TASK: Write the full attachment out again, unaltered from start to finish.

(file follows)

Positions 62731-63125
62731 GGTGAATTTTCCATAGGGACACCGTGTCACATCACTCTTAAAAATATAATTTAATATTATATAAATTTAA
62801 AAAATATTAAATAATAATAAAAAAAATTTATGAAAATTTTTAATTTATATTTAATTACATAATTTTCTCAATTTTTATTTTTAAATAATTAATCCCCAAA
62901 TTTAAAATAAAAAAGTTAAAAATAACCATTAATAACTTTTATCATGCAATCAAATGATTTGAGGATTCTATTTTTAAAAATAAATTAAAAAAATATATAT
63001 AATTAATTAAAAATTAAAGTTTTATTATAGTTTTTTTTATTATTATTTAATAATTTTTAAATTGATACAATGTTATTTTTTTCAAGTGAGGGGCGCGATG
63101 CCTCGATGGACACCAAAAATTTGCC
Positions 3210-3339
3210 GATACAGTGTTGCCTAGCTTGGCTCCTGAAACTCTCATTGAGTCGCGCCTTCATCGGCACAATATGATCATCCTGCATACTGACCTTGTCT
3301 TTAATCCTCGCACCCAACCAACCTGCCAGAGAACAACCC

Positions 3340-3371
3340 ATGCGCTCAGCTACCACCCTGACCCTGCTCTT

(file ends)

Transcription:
Positions 62731-63125
62731 GGTGAATTTTCCATAGGGACACCGTGTCACATCACTCTTAAAAATATAATTTAATATTATATAAATTTAA
62801 AAAATATTAAATAATAATAAAAAAAATTTATGAAAATTTTTAATTTATATTTAATTACATAATTTTCTCAATTTTTATTTTTAAATAATTAATCCCCAAA
62901 TTTAAAATAAAAAAGTTAAAAATAACCATTAATAACTTTTATCATGCAATCAAATGATTTGAGGATTCTATTTTTAAAAATAAATTAAAAAAATATATAT
63001 AATTAATTAAAAATTAAAGTTTTATTATAGTTTTTTTTATTATTATTTAATAATTTTTAAATTGATACAATGTTATTTTTTTCAAGTGAGGGGCGCGATG
63101 CCTCGATGGACACCAAAAATTTGCC
Positions 3210-3339
3210 GATACAGTGTTGCCTAGCTTGGCTCCTGAAACTCTCATTGAGTCGCGCCTTCATCGGCACAATATGATCATCCTGCATACTGACCTTGTCT
3301 TTAATCCTCGCACCCAACCAACCTGCCAGAGAACAACCC

Positions 3340-3371
3340 ATGCGCTCAGCTACCACCCTGACCCTGCTCTT